Sweet cousin cocaine, lay your cool, cool hand on me.
You were too young – or not born – to see the Stones in 1971, but that’s about the time you would’ve liked them the best, you think. The inflatable penises and the end-of-the-world guitar riffs bloodletting the world. The workers on the side of the treacherous I-5 still listen to the radio station that plays “Brown Sugar” nearly every hour.
Down in the boutique gym in the city, the men stand around and watch Michael Jackson on television. This is one of those gyms where, let’s face it, there is more deal-making and conferring done than fitness work. But that’s how it goes for those with the power. They get things done, come hell or high water.
One of the guys says Michael Jackson has had a tough life, and you let that hang in the air. You can hear everything because you forgot your Walkman, and the kid at the desk was nice enough to put on some music on the digital cable radio system. It dawns on you that your children and grandchildren will probably not know what a Walkman is.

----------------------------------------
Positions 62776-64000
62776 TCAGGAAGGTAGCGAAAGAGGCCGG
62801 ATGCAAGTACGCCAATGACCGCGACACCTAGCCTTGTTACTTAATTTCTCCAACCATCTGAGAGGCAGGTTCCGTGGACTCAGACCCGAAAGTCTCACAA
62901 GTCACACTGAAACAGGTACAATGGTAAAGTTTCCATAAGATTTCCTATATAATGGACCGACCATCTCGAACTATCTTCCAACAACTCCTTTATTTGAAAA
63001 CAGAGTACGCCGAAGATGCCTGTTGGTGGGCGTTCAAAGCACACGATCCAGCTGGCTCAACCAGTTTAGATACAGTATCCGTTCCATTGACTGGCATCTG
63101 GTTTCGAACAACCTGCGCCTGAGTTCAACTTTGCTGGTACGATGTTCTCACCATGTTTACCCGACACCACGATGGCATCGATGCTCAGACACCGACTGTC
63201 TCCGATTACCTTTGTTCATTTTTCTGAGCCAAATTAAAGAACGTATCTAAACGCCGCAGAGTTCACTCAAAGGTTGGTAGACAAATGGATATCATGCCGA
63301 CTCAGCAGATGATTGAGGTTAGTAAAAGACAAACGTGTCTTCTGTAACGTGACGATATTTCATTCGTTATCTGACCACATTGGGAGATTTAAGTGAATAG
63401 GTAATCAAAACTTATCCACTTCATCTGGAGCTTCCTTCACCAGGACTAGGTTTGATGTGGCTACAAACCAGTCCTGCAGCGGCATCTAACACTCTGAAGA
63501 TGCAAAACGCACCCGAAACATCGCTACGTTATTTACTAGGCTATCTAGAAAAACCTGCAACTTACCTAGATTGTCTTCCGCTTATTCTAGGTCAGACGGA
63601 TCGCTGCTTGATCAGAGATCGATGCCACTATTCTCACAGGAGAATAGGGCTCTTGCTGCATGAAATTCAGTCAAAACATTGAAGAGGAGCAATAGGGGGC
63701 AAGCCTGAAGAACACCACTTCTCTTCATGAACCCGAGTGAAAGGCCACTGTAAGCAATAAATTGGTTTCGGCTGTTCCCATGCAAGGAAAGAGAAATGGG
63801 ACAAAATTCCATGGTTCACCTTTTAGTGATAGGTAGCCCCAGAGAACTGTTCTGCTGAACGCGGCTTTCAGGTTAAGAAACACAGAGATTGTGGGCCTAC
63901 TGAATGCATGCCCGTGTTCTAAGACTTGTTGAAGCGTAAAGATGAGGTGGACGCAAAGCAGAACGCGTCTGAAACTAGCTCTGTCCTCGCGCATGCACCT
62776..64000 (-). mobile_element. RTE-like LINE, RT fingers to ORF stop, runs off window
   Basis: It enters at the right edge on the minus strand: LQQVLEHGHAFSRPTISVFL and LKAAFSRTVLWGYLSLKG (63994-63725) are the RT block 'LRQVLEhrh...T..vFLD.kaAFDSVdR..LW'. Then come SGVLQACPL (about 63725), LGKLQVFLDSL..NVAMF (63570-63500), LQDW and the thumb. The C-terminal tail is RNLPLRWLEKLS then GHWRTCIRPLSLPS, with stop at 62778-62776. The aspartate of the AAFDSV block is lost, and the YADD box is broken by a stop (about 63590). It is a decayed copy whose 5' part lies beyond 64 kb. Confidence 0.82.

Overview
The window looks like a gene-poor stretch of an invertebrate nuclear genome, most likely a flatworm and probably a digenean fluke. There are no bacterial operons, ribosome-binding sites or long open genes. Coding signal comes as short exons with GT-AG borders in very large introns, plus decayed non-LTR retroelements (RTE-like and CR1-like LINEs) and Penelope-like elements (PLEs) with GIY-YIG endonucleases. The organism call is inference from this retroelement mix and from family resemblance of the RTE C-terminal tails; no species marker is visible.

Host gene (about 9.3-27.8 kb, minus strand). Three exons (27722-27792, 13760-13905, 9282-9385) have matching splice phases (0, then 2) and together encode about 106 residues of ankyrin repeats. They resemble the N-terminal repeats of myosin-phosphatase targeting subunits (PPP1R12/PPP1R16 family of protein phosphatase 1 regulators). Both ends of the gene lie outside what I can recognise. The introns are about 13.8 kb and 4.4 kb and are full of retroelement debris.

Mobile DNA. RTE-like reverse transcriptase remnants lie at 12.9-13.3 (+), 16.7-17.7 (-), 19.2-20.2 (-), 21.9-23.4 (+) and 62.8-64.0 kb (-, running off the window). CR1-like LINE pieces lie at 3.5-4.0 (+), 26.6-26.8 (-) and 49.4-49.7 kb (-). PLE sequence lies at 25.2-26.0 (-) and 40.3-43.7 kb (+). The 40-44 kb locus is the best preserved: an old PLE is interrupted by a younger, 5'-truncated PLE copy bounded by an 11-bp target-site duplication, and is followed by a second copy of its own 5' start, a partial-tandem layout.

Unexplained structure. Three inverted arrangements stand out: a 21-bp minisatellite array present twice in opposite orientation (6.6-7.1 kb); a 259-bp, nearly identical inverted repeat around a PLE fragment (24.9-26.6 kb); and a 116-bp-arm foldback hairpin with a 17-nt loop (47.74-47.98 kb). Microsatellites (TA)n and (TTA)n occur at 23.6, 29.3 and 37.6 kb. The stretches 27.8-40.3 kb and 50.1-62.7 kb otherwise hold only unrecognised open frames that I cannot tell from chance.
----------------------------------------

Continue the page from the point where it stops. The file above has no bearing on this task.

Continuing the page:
A tough life, they say Michael Jackson had. The penalty paid by a black man who wanted to be white. It doesn’t matter if you’re black or white, my ass. You see the hate in the stories that always mention that he is the “self-proclaimed” King of Pop.
The Stones were the self-proclaimed Greatest Rock ‘n’ Roll Band in the World.
They co-opted the black man’s music, turned into their own. They tried to cross races. They played fast and loose with racial politics, “ten little niggers.” They screwed underage kids, just like Michael Jackson.
They continued to make good songs, too.
It’s not true that the same can be said for Michael Jackson.
He is mad past recovery, yet he has lucid intervals
, Cervantes wrote.
He is man, you think, and we are all past recovery.